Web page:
By Art Wingerter
Drug spending in the U.S. approached $300 billion in 2014, up by more than $30 billion over the previous year. That jump in spending didn’t go unnoticed. Seventy-seven percent of respondents to a recent Kaiser Family Foundation poll said that the high cost of prescription drugs is their top health care priority.
Here’s an example of what’s fueling public concern. Daraprim is a drug prescribed for 25 million people to treat a parasitic infection that mainly threatens individuals with weak immune systems, including pregnant women and HIV and organ transplant patients. You’ve likely seen the news coverage about Turing Pharmaceuticals buying the U.S. rights to sell Daraprim last August and immediately raising the price from $13.50 to $750 per tablet. More galling than the 5,000 percent price increase is the fact that this isn’t a new drug with high research and development costs to recoup (the reason often given by drugmakers for raising prices).
Daraprim has been around for 60 years.Turing is following the example of many drugmakers, hedge fund managers and others who purchase the rights to old, cheap medicines, which are the only treatments for serious diseases, and then hike prices.
Typically, when a drug’s patent expires, other manufacturers begin to produce lower-priced, generic versions. Univera Healthcare is a leading voice in promoting generic medications as being safe, effective and affordable. The average percentage decrease in cost of a generic compared to a brand-name drug is 85 percent.
In the case of Daraprim, a generic version has yet to come to market, even though the drug’s patent expired decades ago. The State Attorney General’s Office reports it is looking into whether Turing may have taken steps to prevent competition by not permitting Daraprim to be sold in retail pharmacies and instead distributing it only through a small number of specialty pharmacies.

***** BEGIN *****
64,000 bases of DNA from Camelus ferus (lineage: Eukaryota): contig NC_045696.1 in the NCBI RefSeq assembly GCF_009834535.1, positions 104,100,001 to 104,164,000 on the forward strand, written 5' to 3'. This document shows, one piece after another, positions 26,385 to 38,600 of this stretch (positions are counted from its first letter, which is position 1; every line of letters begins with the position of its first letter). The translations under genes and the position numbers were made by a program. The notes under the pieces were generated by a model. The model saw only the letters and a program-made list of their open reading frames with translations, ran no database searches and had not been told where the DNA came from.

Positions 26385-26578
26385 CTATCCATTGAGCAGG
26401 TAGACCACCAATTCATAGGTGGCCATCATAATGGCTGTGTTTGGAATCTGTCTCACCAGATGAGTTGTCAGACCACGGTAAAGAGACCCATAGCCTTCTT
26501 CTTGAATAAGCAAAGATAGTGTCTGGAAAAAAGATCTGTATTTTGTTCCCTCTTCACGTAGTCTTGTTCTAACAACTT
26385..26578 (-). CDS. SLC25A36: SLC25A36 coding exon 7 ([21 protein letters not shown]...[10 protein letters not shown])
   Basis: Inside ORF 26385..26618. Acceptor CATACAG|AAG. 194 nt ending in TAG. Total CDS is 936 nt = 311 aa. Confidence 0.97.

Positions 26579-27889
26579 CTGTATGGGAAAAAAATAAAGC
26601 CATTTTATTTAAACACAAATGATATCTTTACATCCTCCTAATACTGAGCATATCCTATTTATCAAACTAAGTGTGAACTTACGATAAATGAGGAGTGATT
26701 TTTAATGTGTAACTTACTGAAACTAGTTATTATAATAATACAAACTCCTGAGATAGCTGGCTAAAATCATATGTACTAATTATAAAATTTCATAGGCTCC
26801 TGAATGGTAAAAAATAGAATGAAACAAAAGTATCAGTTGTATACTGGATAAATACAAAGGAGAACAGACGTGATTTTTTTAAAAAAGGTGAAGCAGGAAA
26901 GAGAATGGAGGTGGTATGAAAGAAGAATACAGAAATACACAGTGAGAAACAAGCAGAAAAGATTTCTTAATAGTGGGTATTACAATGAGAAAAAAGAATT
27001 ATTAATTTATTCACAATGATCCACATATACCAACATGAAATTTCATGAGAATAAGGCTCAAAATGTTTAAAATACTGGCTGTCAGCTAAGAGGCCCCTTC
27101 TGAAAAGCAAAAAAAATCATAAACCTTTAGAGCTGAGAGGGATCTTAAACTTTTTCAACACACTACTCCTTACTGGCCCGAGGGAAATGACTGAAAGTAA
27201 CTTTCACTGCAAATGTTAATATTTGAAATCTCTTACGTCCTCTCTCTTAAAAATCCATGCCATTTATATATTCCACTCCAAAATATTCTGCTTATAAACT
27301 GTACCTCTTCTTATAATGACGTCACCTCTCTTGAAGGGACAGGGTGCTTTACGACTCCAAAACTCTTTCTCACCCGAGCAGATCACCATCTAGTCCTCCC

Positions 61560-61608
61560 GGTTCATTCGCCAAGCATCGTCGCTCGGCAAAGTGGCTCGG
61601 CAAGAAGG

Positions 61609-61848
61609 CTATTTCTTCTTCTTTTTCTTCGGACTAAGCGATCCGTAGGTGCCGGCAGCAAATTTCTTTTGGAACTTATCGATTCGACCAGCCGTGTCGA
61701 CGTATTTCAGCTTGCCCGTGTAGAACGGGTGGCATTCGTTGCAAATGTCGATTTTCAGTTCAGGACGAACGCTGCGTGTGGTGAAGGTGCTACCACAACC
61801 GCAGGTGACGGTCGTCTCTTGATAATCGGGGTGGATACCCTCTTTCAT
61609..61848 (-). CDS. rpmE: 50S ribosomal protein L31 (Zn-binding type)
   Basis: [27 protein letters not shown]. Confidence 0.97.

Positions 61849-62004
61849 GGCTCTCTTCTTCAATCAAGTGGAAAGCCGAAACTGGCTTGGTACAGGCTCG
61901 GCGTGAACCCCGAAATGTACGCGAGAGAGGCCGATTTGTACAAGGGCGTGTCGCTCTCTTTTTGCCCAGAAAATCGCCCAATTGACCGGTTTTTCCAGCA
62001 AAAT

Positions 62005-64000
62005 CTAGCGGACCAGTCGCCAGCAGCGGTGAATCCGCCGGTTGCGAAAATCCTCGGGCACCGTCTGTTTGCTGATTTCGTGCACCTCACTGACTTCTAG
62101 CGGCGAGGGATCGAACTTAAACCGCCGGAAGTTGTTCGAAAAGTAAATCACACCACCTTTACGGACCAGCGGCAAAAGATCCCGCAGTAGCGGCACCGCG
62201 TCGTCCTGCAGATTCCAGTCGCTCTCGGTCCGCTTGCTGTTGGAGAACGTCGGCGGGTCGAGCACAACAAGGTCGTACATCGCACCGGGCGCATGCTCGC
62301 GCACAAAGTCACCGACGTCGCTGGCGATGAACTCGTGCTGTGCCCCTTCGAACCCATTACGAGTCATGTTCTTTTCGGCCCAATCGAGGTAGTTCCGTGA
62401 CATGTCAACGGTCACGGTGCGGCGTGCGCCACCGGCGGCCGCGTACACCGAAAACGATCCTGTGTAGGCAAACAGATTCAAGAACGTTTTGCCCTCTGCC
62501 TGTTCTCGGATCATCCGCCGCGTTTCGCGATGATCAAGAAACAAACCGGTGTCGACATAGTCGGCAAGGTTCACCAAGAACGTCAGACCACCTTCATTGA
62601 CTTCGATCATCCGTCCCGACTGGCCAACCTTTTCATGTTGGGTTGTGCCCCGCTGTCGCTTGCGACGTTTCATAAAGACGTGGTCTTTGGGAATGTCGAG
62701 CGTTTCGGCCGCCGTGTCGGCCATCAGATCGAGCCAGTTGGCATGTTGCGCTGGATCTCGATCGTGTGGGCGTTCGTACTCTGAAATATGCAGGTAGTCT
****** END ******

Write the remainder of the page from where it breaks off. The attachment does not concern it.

This could prevent generic drug manufacturers from obtaining samples to use in bioequivalency studies, which would inhibit them from obtaining Food and Drug Administration approval for their generic versions.
So what’s to be done about the pricing and distribution games being played by drugmakers? Public outrage is a start, as evidenced by the Kaiser survey. But that needs to be channeled into a national solution which avoids other problems, such as price fixing, rationing and stifling research and innovation.
This is the time for elected officials, and those hoping to be elected, to join with medical professionals, health care consumers, insurers and even drugmakers to find a solution that allows sick people to get the medications they need at prices they can afford.